A combat veteran who served in Afghanistan in 2013, Slom has maintained a strict vegan diet in difficult situations. He has promoted the “Chlorophyllion” green lifestyle, which touts the health benefits of freshly pressed green juice, with a book called “The Remedy” and a line of vegan dietary supplements.
“The message is health is wealth,” Slom says. “If you want to continue to do your art at a high level, fuel yourself with high-quality fuel. It’s about reclaiming oneself. Look at the top 20 rappers and 10 of them are talking plant-based.”
Some of the change may be powered by growing options and an increasing national interest in plant-based foods. A 2017 Nielsen survey found that 39 percent of Americans are actively trying to eat more plant-based foods. Grubhub reported orders of vegan-friendly dishes increased by more than 25 percent in 2019. NPD Group found that plant-based alternative sales were up 30 percent last year. And plant-based restaurants with strong African American patronage, places like Slutty Vegan in Atlanta or the Land of Kush in Baltimore, have long lines and Instagram accounts crowded with celebrities.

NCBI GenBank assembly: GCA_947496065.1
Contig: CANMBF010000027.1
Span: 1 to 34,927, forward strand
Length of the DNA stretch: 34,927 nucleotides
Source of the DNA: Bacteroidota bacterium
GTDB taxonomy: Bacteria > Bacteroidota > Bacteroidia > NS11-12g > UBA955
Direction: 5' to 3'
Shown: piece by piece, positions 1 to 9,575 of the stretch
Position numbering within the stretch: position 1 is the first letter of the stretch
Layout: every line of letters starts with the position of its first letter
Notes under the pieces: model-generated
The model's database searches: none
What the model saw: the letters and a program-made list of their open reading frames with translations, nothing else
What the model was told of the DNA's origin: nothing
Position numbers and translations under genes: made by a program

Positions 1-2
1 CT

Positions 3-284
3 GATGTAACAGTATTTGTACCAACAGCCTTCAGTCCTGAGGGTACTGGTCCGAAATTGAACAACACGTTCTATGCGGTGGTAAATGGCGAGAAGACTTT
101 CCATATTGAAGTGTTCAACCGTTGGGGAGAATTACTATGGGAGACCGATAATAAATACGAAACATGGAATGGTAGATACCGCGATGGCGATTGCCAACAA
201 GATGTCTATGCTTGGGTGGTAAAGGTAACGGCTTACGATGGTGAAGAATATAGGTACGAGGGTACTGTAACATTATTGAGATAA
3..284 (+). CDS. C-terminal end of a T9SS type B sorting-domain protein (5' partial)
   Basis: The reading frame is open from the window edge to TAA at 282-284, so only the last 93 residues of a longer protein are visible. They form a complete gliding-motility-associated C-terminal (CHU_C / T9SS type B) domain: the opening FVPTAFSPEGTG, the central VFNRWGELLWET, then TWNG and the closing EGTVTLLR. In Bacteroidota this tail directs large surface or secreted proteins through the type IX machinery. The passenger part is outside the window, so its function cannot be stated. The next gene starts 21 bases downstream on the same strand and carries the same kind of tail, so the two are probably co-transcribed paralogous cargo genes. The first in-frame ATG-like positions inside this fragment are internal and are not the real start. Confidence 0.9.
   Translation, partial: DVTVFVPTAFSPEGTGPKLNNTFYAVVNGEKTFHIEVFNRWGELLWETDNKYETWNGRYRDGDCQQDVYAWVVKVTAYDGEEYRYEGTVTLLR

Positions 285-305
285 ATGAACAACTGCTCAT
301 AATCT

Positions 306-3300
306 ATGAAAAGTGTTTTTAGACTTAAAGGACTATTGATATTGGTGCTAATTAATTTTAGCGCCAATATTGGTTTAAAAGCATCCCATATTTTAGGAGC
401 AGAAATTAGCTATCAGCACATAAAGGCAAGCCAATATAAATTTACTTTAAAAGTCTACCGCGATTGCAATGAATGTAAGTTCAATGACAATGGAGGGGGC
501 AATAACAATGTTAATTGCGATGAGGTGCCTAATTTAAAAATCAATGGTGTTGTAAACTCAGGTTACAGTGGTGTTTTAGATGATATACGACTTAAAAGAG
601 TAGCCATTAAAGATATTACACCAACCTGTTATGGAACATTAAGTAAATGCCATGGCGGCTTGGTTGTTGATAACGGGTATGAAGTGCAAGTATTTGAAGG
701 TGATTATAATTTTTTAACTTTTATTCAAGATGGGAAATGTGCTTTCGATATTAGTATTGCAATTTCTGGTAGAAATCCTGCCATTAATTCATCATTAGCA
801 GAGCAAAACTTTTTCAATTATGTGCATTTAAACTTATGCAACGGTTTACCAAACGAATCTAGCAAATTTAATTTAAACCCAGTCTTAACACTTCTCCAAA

Afya Ibomu, a holistic nutritionist, sees distinct reasons for the rise of African American vegans.
“We have higher rates of obesity, cancer, diabetes and asthma. It’s partly our DNA; we’re not well-suited to a standard American diet,” she said. “Many of us came from West Africa where they mostly had goat’s milk. And here it’s cow’s milk. The majority of health guidance is based on European bodies.”